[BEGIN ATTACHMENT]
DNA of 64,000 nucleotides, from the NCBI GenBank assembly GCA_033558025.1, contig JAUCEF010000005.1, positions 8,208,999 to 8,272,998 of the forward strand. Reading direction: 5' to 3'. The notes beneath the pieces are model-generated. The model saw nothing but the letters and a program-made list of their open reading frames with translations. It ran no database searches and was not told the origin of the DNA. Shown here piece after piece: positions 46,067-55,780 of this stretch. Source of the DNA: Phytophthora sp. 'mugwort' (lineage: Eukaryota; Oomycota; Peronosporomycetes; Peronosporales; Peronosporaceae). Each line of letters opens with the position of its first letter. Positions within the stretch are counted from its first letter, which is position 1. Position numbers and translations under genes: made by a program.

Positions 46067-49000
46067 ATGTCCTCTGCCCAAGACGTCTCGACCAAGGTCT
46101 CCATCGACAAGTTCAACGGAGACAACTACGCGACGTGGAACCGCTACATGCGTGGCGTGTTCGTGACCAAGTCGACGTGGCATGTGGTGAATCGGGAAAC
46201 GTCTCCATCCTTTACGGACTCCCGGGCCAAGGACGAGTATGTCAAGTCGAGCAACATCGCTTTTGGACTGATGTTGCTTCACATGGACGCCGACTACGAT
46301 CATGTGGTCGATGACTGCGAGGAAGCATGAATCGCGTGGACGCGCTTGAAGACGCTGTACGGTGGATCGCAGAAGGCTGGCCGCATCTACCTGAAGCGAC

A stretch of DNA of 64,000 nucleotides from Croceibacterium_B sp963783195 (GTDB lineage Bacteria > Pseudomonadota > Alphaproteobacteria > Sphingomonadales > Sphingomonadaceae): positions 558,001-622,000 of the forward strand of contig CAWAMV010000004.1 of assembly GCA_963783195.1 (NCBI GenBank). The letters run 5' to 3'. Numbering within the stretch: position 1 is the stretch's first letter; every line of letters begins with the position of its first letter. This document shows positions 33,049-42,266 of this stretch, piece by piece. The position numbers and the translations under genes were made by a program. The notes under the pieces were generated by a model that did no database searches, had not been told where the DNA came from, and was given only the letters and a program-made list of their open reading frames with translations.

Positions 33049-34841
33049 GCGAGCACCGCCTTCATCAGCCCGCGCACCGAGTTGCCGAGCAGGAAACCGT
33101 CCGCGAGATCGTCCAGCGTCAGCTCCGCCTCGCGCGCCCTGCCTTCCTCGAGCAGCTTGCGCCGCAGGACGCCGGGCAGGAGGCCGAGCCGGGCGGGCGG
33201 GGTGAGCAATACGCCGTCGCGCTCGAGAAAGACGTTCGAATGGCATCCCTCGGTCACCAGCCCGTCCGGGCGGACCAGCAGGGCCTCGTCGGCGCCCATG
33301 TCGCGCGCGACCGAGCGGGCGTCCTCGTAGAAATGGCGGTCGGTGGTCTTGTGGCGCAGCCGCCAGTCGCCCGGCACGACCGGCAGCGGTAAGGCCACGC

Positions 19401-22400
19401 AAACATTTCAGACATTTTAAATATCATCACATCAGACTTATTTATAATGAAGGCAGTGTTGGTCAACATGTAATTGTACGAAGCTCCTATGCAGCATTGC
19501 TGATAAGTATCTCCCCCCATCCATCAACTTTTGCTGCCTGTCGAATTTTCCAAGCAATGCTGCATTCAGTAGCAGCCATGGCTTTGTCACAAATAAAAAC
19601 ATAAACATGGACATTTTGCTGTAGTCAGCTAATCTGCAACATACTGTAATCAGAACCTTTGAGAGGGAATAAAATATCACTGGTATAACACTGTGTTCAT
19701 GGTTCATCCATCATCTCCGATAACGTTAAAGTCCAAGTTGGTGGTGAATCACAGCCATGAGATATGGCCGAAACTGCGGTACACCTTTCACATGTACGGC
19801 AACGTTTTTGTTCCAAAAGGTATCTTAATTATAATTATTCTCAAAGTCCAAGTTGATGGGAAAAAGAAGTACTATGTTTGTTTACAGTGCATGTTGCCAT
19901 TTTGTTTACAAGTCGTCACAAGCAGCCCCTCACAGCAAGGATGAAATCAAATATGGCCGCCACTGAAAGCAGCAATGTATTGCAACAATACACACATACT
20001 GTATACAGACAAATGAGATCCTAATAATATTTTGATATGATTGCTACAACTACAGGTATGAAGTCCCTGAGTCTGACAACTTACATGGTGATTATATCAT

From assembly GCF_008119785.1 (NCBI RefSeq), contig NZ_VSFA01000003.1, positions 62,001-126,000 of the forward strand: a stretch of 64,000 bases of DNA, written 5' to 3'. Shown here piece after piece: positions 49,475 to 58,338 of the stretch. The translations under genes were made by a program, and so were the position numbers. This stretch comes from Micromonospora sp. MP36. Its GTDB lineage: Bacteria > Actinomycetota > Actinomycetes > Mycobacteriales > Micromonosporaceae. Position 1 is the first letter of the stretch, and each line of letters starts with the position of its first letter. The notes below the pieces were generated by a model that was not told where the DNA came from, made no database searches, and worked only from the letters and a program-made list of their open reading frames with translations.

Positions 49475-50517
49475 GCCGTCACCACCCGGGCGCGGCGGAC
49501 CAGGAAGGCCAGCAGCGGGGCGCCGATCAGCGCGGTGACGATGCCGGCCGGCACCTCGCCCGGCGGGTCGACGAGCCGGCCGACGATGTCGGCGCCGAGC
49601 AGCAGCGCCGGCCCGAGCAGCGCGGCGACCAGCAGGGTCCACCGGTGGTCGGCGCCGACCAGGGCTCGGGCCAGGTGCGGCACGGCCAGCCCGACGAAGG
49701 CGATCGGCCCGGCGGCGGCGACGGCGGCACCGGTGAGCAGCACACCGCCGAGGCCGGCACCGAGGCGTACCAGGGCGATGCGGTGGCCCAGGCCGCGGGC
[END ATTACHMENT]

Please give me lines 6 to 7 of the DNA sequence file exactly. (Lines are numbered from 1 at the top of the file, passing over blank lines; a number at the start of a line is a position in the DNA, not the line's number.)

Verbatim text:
46301 CATGTGGTCGATGACTGCGAGGAAGCATGAATCGCGTGGACGCGCTTGAAGACGCTGTACGGTGGATCGCAGAAGGCTGGCCGCATCTACCTGAAGCGAC

A stretch of DNA of 64,000 nucleotides from Croceibacterium_B sp963783195 (GTDB lineage Bacteria > Pseudomonadota > Alphaproteobacteria > Sphingomonadales > Sphingomonadaceae): positions 558,001-622,000 of the forward strand of contig CAWAMV010000004.1 of assembly GCA_963783195.1 (NCBI GenBank). The letters run 5' to 3'. Numbering within the stretch: position 1 is the stretch's first letter; every line of letters begins with the position of its first letter. This document shows positions 33,049-42,266 of this stretch, piece by piece. The position numbers and the translations under genes were made by a program. The notes under the pieces were generated by a model that did no database searches, had not been told where the DNA came from, and was given only the letters and a program-made list of their open reading frames with translations.